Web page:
• do you know that a false prophet in the end times will be seen as a humble being.according to the messages given to maria divine mercy,the false prophet will be een humble one but guilt of the sin of pride.try to visit this website

  • Tom H

    In response to several comments, these are signs that one may not be humble, not certain indicators. It’s a very good list, but it still takes discernment on the part of each. If you find any of these in yourself, it should give you pause and encourage reflection. But it does not automatically mean you are proud.

  • Barbara

    I think that having recourse to daily prayer is of vital importance as God Himself will lead and fashion us into humble beings. He is the Divine Teacher so I try not to be concerned about what humility is or isn’t. I trust that God answers prayers and He will grant what I ask for as long as what I ask for is good for me. So if a person desires to be humble he absolutely must ask for it every day. “Jesus, meek and humble of heart make my heart like unto Thine.”

  • Deb

    I think that for the most part, we have no ability to actually fathom the immense greatness of God. We are not capable of knowing Him in all His glory because we have no frame of reference in our pathetic little intellects. Saints have most likely been given the touch of God in a manner that we have not. If one is blessed to have been made aware of even a microscopic amount of God’s power, they have no recourse but to refer to themselves as a worm. A comparison that is fitting in the context of our relationship with the Lord. I am not referring to God’s grace or the movement of the Holy Spirit. These things are experienced by many who are not saints. I am talking about a different touch. One will never see that or understand it fully until God gives them that awareness. So, maybe most of us will never truly become as humble as the saints, unless that is what God wills for us. It is the goal however or should be, for everyone.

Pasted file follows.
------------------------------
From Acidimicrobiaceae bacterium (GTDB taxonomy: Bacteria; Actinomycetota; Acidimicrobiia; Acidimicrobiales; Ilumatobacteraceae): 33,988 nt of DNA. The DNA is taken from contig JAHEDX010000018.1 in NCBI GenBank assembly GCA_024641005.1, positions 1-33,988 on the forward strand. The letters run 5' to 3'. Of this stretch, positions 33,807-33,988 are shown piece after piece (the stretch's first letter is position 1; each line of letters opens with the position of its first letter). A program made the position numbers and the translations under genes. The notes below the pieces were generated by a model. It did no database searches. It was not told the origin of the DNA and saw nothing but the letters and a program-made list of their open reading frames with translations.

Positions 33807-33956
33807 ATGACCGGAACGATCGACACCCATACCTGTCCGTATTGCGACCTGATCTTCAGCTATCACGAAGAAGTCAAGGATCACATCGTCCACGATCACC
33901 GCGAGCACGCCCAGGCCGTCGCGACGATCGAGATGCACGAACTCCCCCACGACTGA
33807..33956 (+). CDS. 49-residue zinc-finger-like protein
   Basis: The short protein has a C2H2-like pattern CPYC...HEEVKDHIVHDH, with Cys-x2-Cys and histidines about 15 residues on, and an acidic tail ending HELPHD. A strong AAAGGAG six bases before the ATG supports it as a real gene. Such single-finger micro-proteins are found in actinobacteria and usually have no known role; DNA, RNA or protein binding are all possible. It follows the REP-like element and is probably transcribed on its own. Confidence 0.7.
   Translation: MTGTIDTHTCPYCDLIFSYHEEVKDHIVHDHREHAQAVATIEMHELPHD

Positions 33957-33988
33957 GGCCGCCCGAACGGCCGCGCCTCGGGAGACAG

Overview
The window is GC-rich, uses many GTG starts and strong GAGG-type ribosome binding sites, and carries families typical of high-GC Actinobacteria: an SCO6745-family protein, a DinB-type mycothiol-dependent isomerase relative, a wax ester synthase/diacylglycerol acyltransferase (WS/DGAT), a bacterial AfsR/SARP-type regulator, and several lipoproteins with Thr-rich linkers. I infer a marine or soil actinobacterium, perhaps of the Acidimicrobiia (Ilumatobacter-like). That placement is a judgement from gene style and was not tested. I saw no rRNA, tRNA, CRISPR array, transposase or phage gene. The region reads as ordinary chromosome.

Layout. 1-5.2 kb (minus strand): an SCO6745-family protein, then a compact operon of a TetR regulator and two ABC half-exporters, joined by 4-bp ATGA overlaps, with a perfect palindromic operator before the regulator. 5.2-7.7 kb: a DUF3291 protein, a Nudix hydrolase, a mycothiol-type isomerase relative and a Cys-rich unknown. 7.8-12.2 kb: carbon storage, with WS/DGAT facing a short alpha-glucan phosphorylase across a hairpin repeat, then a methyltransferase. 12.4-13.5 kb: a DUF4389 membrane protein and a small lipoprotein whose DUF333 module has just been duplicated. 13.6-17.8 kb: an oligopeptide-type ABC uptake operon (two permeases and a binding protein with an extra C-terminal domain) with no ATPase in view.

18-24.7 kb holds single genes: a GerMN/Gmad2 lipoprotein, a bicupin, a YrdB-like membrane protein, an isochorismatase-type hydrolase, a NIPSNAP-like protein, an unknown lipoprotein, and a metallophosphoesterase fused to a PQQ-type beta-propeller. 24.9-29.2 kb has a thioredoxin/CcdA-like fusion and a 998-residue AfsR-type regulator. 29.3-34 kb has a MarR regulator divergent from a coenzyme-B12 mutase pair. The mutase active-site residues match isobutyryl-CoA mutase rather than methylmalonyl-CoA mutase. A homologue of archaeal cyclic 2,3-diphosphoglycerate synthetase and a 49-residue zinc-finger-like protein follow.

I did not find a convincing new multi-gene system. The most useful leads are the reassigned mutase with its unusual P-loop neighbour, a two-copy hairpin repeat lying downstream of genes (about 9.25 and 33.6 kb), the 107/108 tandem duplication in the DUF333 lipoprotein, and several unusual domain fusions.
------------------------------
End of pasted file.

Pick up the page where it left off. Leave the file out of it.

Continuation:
• Deb

    P.S Stay away from false prophets such as Maria divine mercy. She is not of Christ. Those who try to snare others to concentrate on the end times is only turning their eyes from the present and the joy of knowing heaven on earth, in this moment.

  • Dustin

    How pathological. This list should be titled, “How to let others take advantage of you.”

    • Bee bee

      Yes, Dustin, Jesus’ teachings ARE counter-cultural, counter-intuitive, and counter-worldly. He teaches them exactly because THIS is the ONLY way to peace, for individuals and for mankind. Christians are given these ideals to (attempt to) do exactly all these things, as a spiritual practice, because they are like GOD ACTS, they are imitation of the Almighty. Yep, fools to the world are we Christians. Even you see that.

      • Janet Baker

        Dustin has a point. With all due respect to Saint Jose, his suggestions are not infallible dogma. Just because something is “counter-cultural” doesn’t mean that it’s authentically Catholic.

  • Carlo

    What a powerful conviction. St. Josemaria, pray for us!!

  • Annette

    Oopsie is all I can think of to say :-) May Our Lady be with me on my road to humility, for after I read this list I realize I need to go to her for help improve in this area. Thank you, for personally I find I am only at peace when I am truly humble. The Saints are so good at giving us the tools to be pleasing to God in our daily lives. God Bless you!

  • Carolyn

    Regarding the saints who referred to themselves as “worms”, it is important to put their writings into the cultural context in which they lived. They wrote at a time when women were considered second class citizens and whose testimony in court could not stand on its own. Many of these female saints had mystical experiences that were thought to be suspect and along with their writings, subject to the Inquisitors. They severely humbled themselves in order that the beautiful truths they were experiencing might be shared on the merits of the revelation and not upon the fact that a “mere womam” penned them.